Method for controlling macroinvertebrates utilizing decylthioethylamine
A method of controlling the fouling potential of macroinvertebrates, such as mollusks in aqueous systems which comprises adding to the system an effective controlling amount of an alkylthioalkylamine or acid addition salt thereof.
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This invention relates to the control of fouling by macroinvertebrates, especially mollusks, in aqueous systems by utilizing an n-alkylthioalkylamine having a carbon chain length of 5-18 carbon atoms or acid addition salt thereof.
More particularly, this invention relates to control of potential macroinvertebrate fouling in cooling systems for both industrial plants and utilities which are subject to such fouling, whether the system is using cooling water on a once-through basis or on a recirculating basis. The once-through systems operate by drawing cooling water through the process to be cooled on a one-time basis and discharging the water directly to the receiving body with a short residence time (usually minutes to hours). In contrast, recirculating cooling systems require the addition of only a fraction of the system volume as makeup water. Additionally, the service water systems (waste, safety and auxiliary cooling) which are often a part of these cooling systems are also quite vulnerable to macroinvertebrate fouling, primarily because they do not run continuously, the conduits are of a smaller diameter, and more time is allowed for macroinvertebrate growth.
The extent and type of macroinvertebrate fouling will depend upon many factors such as the source of the cooling water, the season, the water temperature, the growth rate of the fouling macroinvertebrate, and the linear velocity of the cooling water. Because of the large quantities of cooling water used, the locality of the plant will dictate the water's source. A fresh water cooling system will be drawing water from a river, lake, or well, whereas plants situated along coastal areas will most likely utilize brackish or marine water for their systems.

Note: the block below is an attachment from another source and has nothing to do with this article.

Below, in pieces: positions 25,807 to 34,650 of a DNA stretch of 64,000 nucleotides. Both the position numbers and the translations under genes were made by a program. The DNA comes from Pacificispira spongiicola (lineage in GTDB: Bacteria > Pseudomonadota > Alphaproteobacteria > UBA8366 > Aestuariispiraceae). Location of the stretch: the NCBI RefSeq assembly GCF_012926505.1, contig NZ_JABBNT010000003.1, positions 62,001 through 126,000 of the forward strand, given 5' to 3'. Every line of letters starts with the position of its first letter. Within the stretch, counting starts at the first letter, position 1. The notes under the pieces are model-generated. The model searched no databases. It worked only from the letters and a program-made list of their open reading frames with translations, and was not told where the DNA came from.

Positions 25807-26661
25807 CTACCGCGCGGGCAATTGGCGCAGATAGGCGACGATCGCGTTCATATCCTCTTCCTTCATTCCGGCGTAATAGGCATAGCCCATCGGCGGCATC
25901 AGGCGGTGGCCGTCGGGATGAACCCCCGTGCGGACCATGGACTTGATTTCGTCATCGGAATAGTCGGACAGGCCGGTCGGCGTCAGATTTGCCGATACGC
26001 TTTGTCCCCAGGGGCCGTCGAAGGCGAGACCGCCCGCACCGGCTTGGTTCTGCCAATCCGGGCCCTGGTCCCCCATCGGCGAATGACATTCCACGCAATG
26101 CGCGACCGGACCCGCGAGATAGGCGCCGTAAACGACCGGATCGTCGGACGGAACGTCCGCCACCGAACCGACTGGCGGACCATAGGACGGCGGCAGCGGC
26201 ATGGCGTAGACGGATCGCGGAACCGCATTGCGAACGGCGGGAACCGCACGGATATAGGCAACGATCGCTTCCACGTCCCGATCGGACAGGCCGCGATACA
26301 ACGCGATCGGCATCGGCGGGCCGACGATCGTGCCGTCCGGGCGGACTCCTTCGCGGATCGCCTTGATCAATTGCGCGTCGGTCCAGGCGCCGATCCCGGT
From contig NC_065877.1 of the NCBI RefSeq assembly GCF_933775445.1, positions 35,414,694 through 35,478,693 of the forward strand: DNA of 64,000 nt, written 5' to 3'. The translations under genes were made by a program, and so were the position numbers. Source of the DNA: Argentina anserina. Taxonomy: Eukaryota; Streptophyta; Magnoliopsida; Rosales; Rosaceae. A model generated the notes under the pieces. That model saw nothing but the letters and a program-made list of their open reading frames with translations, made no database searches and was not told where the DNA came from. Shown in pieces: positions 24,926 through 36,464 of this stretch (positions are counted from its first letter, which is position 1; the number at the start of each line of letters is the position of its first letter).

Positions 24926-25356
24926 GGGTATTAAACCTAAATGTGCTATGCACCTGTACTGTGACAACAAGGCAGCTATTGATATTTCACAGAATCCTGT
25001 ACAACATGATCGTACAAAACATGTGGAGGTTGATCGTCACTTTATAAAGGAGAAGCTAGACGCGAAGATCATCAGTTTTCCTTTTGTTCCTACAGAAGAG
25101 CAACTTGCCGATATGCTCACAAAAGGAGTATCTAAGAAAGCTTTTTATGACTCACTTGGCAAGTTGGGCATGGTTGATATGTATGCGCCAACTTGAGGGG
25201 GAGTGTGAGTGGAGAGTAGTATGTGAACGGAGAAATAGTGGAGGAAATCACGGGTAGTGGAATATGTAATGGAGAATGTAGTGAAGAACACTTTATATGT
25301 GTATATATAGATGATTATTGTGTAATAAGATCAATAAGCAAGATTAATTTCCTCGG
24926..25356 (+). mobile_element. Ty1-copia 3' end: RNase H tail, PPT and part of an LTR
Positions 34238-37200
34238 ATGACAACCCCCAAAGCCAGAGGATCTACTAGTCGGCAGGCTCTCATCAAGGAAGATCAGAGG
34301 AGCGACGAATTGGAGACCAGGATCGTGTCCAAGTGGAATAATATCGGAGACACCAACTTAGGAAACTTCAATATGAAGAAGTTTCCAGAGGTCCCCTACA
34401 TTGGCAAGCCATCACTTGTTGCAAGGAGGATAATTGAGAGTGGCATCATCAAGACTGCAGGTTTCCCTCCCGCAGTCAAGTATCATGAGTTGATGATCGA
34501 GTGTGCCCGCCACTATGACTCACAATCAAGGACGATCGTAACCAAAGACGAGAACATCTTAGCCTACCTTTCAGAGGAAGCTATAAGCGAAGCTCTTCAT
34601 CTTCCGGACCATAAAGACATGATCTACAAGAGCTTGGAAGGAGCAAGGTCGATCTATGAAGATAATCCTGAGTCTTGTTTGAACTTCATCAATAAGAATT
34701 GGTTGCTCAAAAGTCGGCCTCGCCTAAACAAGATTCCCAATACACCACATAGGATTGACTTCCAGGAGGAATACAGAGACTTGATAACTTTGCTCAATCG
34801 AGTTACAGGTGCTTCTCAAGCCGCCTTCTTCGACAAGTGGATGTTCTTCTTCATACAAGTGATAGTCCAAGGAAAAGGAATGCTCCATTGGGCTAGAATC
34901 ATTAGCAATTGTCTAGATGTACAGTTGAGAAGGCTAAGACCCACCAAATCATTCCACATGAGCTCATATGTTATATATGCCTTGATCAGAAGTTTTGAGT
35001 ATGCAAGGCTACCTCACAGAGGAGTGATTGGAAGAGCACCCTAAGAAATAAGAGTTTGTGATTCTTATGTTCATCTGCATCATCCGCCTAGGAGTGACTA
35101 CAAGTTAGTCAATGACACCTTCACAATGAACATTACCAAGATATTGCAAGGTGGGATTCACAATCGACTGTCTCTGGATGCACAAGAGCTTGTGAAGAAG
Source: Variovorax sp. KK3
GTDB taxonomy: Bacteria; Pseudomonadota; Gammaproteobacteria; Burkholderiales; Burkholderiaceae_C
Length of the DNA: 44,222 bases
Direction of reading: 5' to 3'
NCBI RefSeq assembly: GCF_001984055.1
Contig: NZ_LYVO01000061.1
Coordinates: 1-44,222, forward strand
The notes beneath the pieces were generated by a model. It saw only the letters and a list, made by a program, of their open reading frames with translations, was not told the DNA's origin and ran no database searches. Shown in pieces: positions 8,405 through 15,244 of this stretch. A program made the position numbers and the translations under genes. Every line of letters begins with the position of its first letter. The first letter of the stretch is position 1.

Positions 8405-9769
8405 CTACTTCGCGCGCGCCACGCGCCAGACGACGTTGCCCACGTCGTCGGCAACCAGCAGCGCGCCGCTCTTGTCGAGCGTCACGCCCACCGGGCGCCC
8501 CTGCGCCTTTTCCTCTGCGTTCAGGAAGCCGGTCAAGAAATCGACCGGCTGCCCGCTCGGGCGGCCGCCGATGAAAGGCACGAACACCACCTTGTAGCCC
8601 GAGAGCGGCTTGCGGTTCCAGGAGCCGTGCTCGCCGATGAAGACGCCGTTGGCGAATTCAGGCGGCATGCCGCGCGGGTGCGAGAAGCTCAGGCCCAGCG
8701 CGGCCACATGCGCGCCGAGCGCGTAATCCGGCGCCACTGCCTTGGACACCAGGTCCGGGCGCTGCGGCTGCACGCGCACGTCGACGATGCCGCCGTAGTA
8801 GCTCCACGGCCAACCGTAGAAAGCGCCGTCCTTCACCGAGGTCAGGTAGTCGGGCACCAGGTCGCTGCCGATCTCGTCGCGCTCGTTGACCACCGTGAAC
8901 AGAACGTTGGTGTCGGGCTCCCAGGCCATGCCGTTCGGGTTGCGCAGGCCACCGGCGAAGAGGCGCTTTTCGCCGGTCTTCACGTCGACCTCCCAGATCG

Both once-through and recirculating types of cooling water are treated prior to entering the system by screening to remove objects which are large enough that they could damage pumps and heat exchange equipment. This screening does not prevent the passage of the early life-stages or larval stages of the macroinvertebrates which are the precursors to fouling as growth conditions are usually favorable within these systems. These early life stages of the macroinvertebrates will settle out in low flow areas or attach to substrate within the cooling system and grow to mature organisms.
For example, mollusks are common macroinvertebrates which can cause macrofouling problems to marine and fresh water cooling systems. Macrofouling by mollusks, like other groups of macrofouling macroinvertebrates--barnacles, bryozoans, sponges, hydroids, tunicates and annelids--is initiated by the settlement or attachment of larval and/or juvenile stages that are easily entrained by the service waters of cooling systems. Fouling caused by the settlement, attachment and/or biogrowth of the macroinvertebrates in the cooling systems and associated service water systems of the industrial plants and utilities which utilize large quantities of water is a major problem causing a variety of deleterious effects to the structure, operation and safety of these systems.
As indicated in the U.S. Nuclear Regulatory Commission 1984 Report entitled "Bivalve Fouling of Nuclear Power Plant Service--Water Systems", the safe operation of a nuclear power plant is a concern because of fouling caused by the Asiatic clam (more specifically Corbicula fluminea), the blue mussel (Mytilus edulis) and the American oyster (Crassostrea virginica). This report describes the correlations between the biology of these bivalve mollusks and the design and operation of power plants that allow bivalves to enter and reside within their cooling water systems.